The end result is a thoughtful and moving film, in parts both playful and heartbreaking, that explores the meaning of home and identity across three generations and two very different lands. A movie that resonates with others.

Image Credit: Jaddoland

Jaddoland was a co-production with the CAAM and World Channel, and was produced by Shihab and 2015 CAAM Fellow Talal Al-Muhanna. It was made with support from the Sundance Documentary Fund, Tribeca All Access, Firelight Media, Center for Cultural Innovation, IFP Documentary Lab and Enjaaz – a Dubai Film Market Initiative. Shihab presented the film at CAAMFest in 2019.

It won the Truer Than Fiction Award at the Independent Spirits Awards in January 2020 and Best Documentary Feature at the Austin Asian American Film Festival in May 2019. In addition, it also earned Special Jury Awards (2019) at the San Diego Asian Film Festival and LA Asian Pacific Film Festival, as well as a Special Jury Mention (2018) at the New Orleans Film Festival.

Today, Shihab lives in Oakland, California, and juggles raising a toddler with her creative work. The year 2020 has been hard on her.

“We lost my brother to cancer, which has been very tragic for me and my family. COVID-19 has been disorienting and difficult, especially with a child at home. And the Black Lives Movement has been both incredible to witness and support, and also strangely alienating in the context of this quarantine,” Shihab wrote in an email. “All of this makes it difficult to work at this very moment.”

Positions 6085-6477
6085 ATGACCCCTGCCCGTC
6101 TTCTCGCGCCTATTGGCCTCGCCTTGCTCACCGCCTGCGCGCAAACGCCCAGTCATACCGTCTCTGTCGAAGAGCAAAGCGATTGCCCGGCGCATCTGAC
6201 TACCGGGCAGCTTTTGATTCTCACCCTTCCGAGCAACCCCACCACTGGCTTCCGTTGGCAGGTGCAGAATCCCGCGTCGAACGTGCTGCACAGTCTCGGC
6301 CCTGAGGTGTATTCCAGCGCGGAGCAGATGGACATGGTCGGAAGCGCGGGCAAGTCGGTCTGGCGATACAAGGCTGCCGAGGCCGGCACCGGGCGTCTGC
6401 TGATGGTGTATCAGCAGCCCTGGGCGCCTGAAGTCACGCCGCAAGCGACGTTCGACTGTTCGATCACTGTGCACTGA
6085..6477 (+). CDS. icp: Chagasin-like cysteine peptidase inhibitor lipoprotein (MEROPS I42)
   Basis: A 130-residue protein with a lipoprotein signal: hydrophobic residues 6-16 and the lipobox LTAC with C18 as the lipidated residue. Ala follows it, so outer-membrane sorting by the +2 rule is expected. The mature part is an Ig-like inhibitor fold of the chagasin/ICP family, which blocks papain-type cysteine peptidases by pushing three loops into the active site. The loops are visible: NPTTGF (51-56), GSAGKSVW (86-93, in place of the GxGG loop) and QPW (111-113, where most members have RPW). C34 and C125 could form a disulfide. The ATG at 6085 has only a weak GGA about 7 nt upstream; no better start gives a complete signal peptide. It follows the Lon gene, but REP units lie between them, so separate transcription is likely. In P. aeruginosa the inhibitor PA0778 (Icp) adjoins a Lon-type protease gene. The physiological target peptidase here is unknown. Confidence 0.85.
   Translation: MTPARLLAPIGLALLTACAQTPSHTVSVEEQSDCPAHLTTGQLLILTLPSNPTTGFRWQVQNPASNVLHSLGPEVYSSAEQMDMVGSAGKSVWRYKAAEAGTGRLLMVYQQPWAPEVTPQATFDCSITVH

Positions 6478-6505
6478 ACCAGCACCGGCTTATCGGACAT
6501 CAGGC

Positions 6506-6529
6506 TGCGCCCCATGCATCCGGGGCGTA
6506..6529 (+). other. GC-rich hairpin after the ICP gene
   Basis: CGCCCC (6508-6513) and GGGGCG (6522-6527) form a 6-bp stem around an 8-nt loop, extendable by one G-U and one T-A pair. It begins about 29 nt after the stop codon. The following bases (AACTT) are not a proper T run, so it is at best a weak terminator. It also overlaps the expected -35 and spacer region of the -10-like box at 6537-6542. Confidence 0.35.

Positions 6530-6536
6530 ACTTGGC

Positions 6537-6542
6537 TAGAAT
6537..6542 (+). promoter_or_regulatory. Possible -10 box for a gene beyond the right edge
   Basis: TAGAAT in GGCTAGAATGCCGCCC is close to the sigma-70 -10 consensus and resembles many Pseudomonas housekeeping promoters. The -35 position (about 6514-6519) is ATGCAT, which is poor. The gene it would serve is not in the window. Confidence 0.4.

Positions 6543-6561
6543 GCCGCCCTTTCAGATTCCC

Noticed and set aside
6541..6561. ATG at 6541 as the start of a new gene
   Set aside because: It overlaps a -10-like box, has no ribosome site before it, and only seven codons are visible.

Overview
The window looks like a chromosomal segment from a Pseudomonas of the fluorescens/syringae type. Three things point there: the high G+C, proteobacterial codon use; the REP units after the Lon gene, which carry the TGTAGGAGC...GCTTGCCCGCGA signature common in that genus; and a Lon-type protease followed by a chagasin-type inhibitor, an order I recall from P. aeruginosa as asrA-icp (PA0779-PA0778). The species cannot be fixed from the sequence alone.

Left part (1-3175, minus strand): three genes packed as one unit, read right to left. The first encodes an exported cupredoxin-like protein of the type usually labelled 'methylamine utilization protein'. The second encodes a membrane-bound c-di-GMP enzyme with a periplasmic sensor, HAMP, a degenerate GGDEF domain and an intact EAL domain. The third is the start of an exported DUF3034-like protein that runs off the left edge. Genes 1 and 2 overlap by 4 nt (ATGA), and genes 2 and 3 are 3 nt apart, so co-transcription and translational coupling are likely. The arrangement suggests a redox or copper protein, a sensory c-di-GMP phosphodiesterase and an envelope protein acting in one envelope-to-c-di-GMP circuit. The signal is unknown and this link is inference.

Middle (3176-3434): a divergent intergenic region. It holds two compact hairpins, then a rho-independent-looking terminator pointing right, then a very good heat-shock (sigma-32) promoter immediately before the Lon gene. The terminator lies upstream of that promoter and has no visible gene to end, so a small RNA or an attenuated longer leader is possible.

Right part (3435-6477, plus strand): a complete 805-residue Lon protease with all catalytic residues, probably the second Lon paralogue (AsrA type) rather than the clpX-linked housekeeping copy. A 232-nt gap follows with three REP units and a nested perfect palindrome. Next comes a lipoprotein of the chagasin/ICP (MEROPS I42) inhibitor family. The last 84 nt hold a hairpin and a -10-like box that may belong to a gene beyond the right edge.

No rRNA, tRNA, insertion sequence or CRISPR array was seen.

“But I’m okay with that,” she added. “I don’t believe in constant productivity.”

Yet, she also finds hope in our current circumstances and is energized. “I’m inspired by how cross-racial solidarity is happening in ways that feel deep and confrontational to our own internalized racism. Asians for Black lives. Arabs for Black Lives,” Shihab said. “I hope this doesn’t end at surface-level tokenism or allyship, but actually pushes through to dismantle what’s oppressive and build something better in its place.”

Nadia Shihab
Illustration by Resi Bhaskoro

While she hasn’t defined her next project yet, she is spending time contemplating her artistic possibilities. “I’ve been deconstructing my process – working with photography and sound separately in the hope of returning to filmmaking with a form that feels new and exciting to me,” she said. “I’ve also been exploring unconventional approaches to screenwriting that allow me to work in more hybrid and experimental ways.”

Reflecting on her creative journey, Shihab has learned to trust her intuition. She knows what advice she’d share with her younger filmmaking-self. “Take your time. Follow your intuition. Don’t seek permission for your creative choices. Don’t place so much power in the advice of strangers,” Shihab said. “Not knowing is part of the journey.”


Rashda Khan is a Houston-based freelance writer and communication specialist. Some of the titles she’s donned include journalist, food writer, romance author, editor and communications coordinator. Her fiction deals with identity, immigrant life, feminist issues and multicultural influences.

Watch an encore broadcast of “Jaddoland” on WORLD Channel, 8/7  Central on Tuesday, September 1, 2020. Check your local PBS station for complete listings. The film will also be streaming September 1-15 on WORLD Channel’s website and is also available for educational screenings.